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T’ai chi on YouTube, Part II

Tung Yin Chieh Yang form, filmed in 1950.

Master Tung was a senior student of Yang Cheng-fu (d.1936).

This film is probably the clearest example of the Yang form as taught by Yang Cheng-fu. The stances are low and long, which is achieved by bending the knees more. Master Tung’s back alignment is similar to that shown in pictures of Yang Cheng-fu. By this I mean that the spine is straight but the back is angled in a way that makes the Master appear to be leaning forward so that the upper body is slightly forward of the waist and legs. This alignment is even more apparent in photos of Master Yang Cheng-fu. It also influenced the alignment of the back in Wu Style, which was developed from Yang style in the late 19th century. It is interesting to note that in modern times fewer Yang style practitioners exaggerate this alignment and carry the spine much more upright. This can clearly be seen in the video of the contemporary Master Yang Jun, the 6th generation descendent of Yang Lu Chan, which was filmed within the past 10 years:

Here the Master keeps a more upright alignment with the characteristic leaning position only apparent at the end of the fully extended push position. The other characteristic features of Yang style Tai chi, such as extended steps and low stances, and pronounced bending of the knee and the large movement and arms and legs apparently fully extended, are very clear in the video.

By contrast, the Cheng Man-ch’ing 37 position form, though based on the Yang form as taught to Cheng Man-ch’ing, has such a different way of performing the movements and a different energy and dynamic about it, clearly must be regarded as a separate style. Quite apart from the fact that Master Cheng omitted certain stances:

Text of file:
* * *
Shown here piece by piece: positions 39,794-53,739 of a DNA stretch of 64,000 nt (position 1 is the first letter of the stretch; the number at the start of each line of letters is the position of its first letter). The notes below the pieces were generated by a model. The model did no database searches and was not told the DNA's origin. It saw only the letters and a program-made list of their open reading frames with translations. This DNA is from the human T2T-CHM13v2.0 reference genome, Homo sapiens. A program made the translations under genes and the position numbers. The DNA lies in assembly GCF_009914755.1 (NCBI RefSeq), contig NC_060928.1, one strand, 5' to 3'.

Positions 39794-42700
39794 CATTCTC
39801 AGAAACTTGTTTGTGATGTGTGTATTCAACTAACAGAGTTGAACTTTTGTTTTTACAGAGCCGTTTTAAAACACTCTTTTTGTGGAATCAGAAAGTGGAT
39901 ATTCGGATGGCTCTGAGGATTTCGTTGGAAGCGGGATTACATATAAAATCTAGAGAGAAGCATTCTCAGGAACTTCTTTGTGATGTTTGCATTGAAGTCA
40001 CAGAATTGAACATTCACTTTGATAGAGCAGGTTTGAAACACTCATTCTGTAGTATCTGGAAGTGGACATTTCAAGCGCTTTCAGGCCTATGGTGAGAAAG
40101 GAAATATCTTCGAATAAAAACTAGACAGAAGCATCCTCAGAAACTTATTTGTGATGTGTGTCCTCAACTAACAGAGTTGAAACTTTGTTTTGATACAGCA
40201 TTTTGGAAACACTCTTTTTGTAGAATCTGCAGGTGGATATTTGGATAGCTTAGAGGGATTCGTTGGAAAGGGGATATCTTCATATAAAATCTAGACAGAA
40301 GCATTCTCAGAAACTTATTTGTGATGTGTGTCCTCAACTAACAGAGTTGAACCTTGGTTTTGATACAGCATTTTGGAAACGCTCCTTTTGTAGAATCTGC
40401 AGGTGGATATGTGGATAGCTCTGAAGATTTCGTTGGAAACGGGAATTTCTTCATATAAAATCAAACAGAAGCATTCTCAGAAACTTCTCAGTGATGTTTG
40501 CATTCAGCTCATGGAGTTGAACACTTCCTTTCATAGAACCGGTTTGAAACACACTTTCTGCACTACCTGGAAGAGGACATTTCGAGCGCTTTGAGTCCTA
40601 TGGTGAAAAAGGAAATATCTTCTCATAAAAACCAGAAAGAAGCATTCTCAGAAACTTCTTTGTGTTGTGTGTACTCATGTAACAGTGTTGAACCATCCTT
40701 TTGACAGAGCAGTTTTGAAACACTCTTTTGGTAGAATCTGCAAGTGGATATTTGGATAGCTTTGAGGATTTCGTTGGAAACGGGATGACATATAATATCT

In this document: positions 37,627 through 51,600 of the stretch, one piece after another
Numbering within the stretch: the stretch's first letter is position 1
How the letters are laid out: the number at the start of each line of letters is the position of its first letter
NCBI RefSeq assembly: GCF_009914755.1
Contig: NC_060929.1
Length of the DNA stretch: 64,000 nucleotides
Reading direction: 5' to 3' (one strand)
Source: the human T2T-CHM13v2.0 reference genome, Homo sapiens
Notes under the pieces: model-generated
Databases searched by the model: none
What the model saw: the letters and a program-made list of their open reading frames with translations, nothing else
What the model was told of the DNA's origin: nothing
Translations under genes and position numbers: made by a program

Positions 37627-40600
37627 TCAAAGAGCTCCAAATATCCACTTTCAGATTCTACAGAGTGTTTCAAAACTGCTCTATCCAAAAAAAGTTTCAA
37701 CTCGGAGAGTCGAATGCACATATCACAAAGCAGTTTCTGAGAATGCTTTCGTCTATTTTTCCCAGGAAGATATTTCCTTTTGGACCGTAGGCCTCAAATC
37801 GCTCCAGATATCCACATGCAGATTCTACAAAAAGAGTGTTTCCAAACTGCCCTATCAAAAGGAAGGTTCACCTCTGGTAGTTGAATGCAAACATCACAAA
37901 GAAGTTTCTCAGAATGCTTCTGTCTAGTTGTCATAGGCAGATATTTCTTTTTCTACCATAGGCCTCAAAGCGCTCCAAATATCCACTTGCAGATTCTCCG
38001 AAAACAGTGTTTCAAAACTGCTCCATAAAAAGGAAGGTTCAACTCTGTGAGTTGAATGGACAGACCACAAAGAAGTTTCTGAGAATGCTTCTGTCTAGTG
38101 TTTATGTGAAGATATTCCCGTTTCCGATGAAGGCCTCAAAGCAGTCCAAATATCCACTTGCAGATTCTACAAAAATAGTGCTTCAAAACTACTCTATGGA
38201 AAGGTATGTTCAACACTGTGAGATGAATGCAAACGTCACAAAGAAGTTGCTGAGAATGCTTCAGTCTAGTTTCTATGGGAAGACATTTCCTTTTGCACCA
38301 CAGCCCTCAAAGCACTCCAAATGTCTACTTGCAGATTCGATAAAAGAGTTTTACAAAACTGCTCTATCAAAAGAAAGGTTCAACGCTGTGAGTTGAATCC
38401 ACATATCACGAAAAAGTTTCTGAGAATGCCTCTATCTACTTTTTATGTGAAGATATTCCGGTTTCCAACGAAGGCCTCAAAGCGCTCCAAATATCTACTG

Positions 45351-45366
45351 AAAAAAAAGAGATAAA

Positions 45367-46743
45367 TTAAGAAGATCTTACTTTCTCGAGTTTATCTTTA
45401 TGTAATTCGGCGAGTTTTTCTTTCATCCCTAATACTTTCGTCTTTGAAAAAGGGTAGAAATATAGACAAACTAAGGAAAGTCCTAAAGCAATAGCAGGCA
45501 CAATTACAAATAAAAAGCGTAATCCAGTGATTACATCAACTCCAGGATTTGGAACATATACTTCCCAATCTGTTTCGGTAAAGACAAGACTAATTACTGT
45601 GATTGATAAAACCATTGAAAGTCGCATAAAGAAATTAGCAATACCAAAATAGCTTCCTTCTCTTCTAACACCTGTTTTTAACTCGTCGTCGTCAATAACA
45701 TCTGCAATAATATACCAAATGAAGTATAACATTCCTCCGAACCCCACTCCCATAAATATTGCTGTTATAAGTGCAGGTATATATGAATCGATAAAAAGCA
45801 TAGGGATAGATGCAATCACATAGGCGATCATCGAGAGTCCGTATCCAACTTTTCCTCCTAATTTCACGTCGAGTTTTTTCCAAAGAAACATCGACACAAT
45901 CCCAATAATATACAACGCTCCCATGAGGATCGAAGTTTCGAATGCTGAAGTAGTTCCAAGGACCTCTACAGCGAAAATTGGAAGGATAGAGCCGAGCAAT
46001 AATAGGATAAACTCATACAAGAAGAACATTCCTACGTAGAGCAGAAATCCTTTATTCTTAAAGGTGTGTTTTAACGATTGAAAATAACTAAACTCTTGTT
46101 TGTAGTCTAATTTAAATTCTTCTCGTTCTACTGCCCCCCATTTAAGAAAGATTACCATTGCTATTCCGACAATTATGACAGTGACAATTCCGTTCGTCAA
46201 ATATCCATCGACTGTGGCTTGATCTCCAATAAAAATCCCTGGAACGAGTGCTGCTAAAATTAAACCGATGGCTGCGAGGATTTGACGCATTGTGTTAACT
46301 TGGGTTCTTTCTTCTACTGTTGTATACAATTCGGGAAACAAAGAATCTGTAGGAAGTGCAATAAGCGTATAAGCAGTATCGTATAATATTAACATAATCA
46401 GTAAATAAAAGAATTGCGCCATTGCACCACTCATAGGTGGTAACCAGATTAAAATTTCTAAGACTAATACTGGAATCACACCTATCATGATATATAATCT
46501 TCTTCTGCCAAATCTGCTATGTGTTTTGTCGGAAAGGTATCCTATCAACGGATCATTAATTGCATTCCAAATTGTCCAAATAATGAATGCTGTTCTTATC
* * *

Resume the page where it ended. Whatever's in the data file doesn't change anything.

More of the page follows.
Extensive analysis of the differences between traditional Yang Style T’ai chi and Cheng Man-ch’ing style can be found by Justin Meehan at and by Robert Chuckrow at

Some cultural background and context to the technical discussions cited above can be found in an interview with Master Koh Ah Tee on Cheng Man-ching’s teaching by the Zhong Ding Traditional Chinese Martial Arts Association at

Overall, as Meehan points out, Yang style emphases “peng” or Ward Off energy by using the structure and alignment of the body to connect to the ground and provide the strength to resist and deal with an incoming force. Cheng Man-ch’ing style places greater emphasis on being relaxed and neutralizing an incoming force. This involves never overcommitting to a particular position in the form, so that there is always the potential to shift fluidly from yang to yin or from substantial to insubstantial, or the reverse. Hence the impression is of a more relaxed and neutral energy to the form. Of course, within their own particular dynamics, both styles are equally valid and can be equally effective.

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